Is WordPress Good for Ecommerce Websites?


Published: | By POWR

WordPress powers a massive 39% of all websites, including a hefty proportion of retail platforms, so it's a big player and a common choice for small businesses! However, is WordPress good for eCommerce websites if you're not a developer, and is it compatible with the best popup for website conversions?

Let's take a look.

The Pros and Cons of a WordPress eCommerce Site

Now, let's clarify that WordPress isn't specifically designed for digital retail - it can be a good option, but a lot depends on your business and what you want from your site.

Advantages of Selling Through a WordPress Site

  • You get stacks of compatible plugins and add-ons (more on those shortly!).
  • There are dozens of templates to build pages with on-brand style, colors, and themes.
  • The SEO tools are good, provided you pick a plugin to help you rank in the SERP.

The good news is that if you're wondering how to improve my eCommerce website, every high-performance plugin is compatible, whether you want to tackle cart abandonment or ramp up your customer experiences.

Disadvantages of Selling via WordPress

Plugins are the backbone of building a great WordPress website, so you'll need to scout for add-ons with the right functionality regardless of your content and graphics.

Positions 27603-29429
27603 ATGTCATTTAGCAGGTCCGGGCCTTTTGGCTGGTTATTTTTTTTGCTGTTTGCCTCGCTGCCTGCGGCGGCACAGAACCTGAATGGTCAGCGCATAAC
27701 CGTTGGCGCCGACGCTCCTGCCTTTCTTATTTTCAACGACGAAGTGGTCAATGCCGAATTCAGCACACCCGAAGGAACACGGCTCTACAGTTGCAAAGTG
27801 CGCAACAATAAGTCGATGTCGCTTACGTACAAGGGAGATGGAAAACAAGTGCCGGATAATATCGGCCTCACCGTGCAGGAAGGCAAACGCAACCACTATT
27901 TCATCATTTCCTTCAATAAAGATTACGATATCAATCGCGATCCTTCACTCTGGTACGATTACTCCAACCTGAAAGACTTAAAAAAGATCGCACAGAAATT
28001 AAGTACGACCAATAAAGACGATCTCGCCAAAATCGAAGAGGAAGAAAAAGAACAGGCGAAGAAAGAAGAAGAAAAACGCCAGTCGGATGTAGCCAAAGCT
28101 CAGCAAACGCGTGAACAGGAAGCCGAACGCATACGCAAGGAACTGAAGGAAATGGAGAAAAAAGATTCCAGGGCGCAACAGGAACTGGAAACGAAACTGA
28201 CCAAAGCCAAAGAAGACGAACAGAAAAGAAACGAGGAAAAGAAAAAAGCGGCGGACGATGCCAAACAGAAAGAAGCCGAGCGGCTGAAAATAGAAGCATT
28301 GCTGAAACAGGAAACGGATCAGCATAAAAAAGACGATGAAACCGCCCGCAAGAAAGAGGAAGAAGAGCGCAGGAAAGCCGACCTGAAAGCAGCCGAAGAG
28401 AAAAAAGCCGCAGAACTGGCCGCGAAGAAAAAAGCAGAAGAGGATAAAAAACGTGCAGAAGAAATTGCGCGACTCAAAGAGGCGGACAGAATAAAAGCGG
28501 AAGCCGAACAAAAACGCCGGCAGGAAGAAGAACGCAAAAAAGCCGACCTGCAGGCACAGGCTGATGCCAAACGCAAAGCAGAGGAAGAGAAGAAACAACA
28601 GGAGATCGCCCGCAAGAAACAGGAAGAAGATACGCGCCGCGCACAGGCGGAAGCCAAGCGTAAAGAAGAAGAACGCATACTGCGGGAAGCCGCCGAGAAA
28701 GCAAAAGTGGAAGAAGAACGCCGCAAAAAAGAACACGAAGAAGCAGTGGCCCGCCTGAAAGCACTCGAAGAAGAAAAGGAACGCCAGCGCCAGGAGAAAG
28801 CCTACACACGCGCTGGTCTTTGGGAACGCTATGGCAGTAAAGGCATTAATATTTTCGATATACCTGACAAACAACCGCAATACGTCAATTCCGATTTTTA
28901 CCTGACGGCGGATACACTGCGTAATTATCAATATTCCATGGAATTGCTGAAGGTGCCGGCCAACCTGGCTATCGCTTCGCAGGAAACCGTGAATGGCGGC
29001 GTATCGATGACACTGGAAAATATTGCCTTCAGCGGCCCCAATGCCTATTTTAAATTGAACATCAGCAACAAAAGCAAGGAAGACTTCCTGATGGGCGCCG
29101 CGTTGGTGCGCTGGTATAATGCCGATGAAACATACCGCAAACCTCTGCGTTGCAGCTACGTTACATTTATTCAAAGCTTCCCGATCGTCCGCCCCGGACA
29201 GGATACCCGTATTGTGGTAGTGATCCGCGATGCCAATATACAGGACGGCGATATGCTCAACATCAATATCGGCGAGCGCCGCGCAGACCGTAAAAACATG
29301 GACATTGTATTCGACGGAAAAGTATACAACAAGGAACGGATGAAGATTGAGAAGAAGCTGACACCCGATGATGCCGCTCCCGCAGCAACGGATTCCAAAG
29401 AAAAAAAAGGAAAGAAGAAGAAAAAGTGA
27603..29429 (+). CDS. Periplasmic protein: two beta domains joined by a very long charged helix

WordPress itself doesn't facilitate eCommerce transactions, so you will need to buy a plugin before making a sale (WooCommerce is one of the most popular). The primary pitfalls are that some plugins don't work together well, particularly if they have an overlapping feature or tool! It can also take hours to search through available plugins, and it is very easy to miss out on a fantastic feature because you've skipped past it in the enormous library of options.

Average Costs of Creating and Running an Ecommerce Site

So, what does an eCommerce website cost - and is WordPress competitive?

WordPress is free, open-source software, so you can use it for any website. 

However, it would help if you also thought about:

  • Hosting - the storage space servers where your site 'lives,' costs around $15 a month.
  • Domain name - your site address. Domains range from very cheap to hugely expensive, depending on the competition for the words you'd like to use. 
  • Website design - WordPress has a library of freebie templates, but you'll need to pay a developer or web designer if you want something customized.
  • Plugins - you get access to over 59,000 free plugins, but some more complex add-ons or advanced functions carry a third-party charge.

The typical US retailer spends anywhere from $500 to $3,000 creating an initial WordPress site, but you can make it more economical.

Upgrading to WordPress Pro costs about $20 a month, and includes a custom domain free for the first year, WooCommerce, and unlimited plugins, so it's a great option for startup businesses that don't have a big budget to spend.

Best of all, you'll be able to create a fully-functioning eCommerce website in just a few hours. Our advice? Choose your plugins wisely, take your time to refine the WordPress design themes on each page, and focus on great quality imagery and product descriptions.

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